travel writing

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It was New Year’s 2014 and time to figure out what I wanted to do for the rest of my life. Thirty-plus years into a successful nursing career, I was ready for something different. Something fun for my retirement years.

I discovered Great Escape Publishing and the rest is history. Over 320 published articles later, I am one very happy lady!

In these past five years, I’ve honed several techniques that ensured my travel writing success. These worked for me, and they can certainly work for you.

1. Practice Your Craft Every Day

I made a promise to myself that in order to not forget everything I’d learned about writing through GEP, I needed to do something daily related to my travel writing.

This included researching paying publications, jotting down ideas for a story, penning that story, or crafting a quality query.

It didn’t have to be a major task each day, but keeping in practice made the whole process so much easier.

2. Build a Solid Database of Publications

Every successful travel writer will tell you they spent hours researching publications that accept freelance submissions. This can be done in a number of ways.

I’d stop at my local bookstore and peruse the magazine section. I conducted online research and picked up a Writer’s Market guide. Even the grocery store and car wash introduced me to some local publications. It took time in the beginning, but was worth it down the road.

3. Network with Other Writers

When I began to surround myself with other experienced writers, that’s when the magic started to happen. Why? Because networking is paramount to a successful writing career.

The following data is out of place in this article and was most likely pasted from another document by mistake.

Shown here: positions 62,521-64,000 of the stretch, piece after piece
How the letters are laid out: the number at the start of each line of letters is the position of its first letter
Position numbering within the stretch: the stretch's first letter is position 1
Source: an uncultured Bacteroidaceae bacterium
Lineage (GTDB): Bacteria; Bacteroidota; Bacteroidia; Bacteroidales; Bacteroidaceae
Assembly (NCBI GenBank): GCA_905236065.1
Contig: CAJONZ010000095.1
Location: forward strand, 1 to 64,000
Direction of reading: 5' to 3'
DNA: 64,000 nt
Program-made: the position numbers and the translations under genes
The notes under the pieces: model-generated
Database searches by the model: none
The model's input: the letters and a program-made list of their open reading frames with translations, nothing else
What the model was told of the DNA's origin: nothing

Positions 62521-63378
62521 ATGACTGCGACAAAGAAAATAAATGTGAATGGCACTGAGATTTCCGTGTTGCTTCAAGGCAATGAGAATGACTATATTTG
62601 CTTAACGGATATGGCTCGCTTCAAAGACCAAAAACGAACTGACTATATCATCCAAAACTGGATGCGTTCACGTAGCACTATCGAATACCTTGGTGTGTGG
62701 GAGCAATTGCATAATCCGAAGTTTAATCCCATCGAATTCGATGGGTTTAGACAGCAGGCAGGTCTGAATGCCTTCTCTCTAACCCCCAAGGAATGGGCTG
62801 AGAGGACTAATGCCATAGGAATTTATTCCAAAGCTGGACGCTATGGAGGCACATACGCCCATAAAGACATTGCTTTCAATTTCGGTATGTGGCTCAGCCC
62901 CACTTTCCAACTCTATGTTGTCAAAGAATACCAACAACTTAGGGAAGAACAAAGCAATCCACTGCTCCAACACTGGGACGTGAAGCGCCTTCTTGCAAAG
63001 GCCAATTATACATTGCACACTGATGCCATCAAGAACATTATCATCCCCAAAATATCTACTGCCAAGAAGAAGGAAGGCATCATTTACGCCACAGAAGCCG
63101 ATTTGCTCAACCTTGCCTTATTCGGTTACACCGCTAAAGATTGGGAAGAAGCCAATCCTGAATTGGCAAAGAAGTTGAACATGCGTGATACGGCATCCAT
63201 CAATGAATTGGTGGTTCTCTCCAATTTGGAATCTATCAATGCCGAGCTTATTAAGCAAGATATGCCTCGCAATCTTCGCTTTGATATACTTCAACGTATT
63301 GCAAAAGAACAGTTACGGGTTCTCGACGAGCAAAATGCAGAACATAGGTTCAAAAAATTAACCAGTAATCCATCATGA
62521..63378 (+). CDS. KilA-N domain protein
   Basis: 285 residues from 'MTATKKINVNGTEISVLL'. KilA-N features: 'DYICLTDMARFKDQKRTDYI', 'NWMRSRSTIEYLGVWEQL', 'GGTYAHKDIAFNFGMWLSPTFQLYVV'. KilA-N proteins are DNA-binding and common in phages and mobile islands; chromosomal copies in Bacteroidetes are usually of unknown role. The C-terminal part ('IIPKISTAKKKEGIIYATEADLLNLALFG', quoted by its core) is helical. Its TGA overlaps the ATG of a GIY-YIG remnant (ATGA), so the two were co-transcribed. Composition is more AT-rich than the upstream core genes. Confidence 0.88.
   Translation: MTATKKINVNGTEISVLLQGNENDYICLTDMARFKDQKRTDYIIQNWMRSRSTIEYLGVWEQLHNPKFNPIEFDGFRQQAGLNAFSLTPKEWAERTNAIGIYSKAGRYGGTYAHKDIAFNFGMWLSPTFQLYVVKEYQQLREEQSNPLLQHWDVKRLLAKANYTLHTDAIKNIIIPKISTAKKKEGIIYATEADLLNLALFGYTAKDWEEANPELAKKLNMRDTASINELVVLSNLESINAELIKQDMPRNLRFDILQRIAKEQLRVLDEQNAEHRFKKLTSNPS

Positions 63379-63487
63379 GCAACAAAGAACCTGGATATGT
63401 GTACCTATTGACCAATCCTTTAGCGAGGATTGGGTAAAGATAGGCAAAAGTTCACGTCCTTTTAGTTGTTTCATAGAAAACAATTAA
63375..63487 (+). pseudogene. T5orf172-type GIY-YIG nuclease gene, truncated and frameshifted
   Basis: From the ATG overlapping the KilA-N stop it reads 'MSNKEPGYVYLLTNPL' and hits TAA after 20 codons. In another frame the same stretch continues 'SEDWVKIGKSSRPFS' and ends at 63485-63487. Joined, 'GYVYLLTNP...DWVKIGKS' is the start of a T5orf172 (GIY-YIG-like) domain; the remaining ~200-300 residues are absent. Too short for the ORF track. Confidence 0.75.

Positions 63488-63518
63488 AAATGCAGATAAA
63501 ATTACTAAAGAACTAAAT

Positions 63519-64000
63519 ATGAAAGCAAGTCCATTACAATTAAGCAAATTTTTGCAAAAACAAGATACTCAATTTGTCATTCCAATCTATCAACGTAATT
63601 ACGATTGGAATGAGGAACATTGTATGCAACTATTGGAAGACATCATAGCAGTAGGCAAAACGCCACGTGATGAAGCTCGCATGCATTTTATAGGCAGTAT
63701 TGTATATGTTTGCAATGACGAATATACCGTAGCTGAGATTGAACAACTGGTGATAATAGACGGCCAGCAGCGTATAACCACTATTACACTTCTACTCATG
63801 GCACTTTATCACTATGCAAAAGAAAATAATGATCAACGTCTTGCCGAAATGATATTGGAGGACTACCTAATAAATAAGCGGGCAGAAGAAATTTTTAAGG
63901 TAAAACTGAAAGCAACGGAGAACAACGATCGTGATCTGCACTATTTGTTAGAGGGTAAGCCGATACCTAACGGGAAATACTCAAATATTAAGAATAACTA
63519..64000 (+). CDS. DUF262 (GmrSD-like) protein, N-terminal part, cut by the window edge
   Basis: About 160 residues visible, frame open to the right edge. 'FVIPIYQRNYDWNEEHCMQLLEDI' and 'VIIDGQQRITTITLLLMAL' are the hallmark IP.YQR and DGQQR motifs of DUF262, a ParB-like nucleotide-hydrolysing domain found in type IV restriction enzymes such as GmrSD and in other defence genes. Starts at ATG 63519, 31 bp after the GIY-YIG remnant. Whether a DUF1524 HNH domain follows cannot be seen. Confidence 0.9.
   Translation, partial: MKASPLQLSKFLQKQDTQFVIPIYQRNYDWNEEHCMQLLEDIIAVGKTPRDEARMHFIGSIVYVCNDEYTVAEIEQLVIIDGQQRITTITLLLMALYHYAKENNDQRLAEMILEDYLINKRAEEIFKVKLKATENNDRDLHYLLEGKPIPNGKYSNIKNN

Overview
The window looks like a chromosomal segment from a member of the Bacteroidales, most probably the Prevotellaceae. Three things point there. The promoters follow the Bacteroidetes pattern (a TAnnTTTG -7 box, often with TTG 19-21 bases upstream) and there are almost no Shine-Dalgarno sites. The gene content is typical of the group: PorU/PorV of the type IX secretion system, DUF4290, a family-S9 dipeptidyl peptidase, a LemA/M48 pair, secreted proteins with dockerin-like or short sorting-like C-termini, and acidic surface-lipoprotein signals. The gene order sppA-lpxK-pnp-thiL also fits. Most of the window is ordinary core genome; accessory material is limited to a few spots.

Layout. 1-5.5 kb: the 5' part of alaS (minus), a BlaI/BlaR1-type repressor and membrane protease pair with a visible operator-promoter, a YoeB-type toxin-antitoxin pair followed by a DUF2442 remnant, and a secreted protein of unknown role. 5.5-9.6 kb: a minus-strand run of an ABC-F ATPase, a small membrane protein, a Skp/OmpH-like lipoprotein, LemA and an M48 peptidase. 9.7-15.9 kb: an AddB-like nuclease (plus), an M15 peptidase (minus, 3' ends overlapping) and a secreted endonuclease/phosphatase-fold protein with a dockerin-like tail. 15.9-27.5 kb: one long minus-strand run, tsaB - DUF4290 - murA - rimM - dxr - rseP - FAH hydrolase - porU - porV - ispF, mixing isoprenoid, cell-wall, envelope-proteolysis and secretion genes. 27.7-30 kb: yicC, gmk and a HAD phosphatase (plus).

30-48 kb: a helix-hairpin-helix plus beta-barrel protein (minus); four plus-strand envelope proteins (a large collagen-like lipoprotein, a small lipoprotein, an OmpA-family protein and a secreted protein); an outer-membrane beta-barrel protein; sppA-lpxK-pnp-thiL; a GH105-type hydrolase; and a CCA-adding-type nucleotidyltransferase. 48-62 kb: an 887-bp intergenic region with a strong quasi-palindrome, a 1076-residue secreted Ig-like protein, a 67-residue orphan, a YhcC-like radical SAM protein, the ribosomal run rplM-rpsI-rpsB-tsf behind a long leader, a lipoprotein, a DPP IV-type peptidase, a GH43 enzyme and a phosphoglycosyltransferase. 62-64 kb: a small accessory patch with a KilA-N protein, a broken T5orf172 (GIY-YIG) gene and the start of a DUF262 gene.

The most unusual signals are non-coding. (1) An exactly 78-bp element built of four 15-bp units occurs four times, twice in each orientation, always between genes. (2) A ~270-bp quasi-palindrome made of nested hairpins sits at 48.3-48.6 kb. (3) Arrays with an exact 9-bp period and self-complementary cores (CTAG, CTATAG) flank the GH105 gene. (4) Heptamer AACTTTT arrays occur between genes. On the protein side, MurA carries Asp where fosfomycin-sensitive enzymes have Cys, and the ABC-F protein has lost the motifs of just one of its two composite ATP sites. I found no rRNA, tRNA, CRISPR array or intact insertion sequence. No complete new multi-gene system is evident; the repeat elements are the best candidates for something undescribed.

Navigating the ever-changing travel writing world can seem overwhelming. It’s impossible to know everything, but if we network with others, we all know more.

The best networking can be done at a travel writing workshop, or by joining a travel writer’s program and professional travel writer organizations.

Networking has netted me press trips, new publications, writing invitations from editors, and so much more.

4. Embrace Marketing and Social Media

Marketing is the business of promoting and selling a product or service. So, what does that have to do with travel writing?

Very simply, the first product we’re selling is our story. The second product we’re selling is ourselves.

To sell a story we have to get the attention of editors. This is done by crafting a top-notch query and story idea so intriguing the editor can’t help but say “yes.”

Selling ourselves involves letting others know we’re out there. Get business cards made. You never know when opportunity will knock.

And make sure to create a social media presence. Once editors and tourism board reps knew I was out there, they came knocking on my door, and it hasn’t stopped since.

5. Establish a Pattern of Excellence

Your writing needs to be top drawer, giving editors exactly what they’re looking for. Strict adherence to writer guidelines and delivering captivating articles on time or ahead of time buys huge favor with editors.

First impressions matter. Have a good product, be a good product, be proud of your work, and it will be noticed.

These techniques put into daily practice really work. And when you do, in the words of Dr. Seuss, “And will you succeed? Yes! You will, indeed! 98 and ¾ percent guaranteed.”


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Travel Writing Resources

How To Become A Travel Writer – The Easy Way

Easy Steps To Landing Your First Byline As A Travel Writer

Marketing For Travel Writers: 5 Ways To Get Started

22 Travel Story Ideas To Get You Published

10 Reasons To Become A Travel Writer

5 Tips to Get Started Travel Writing From Home

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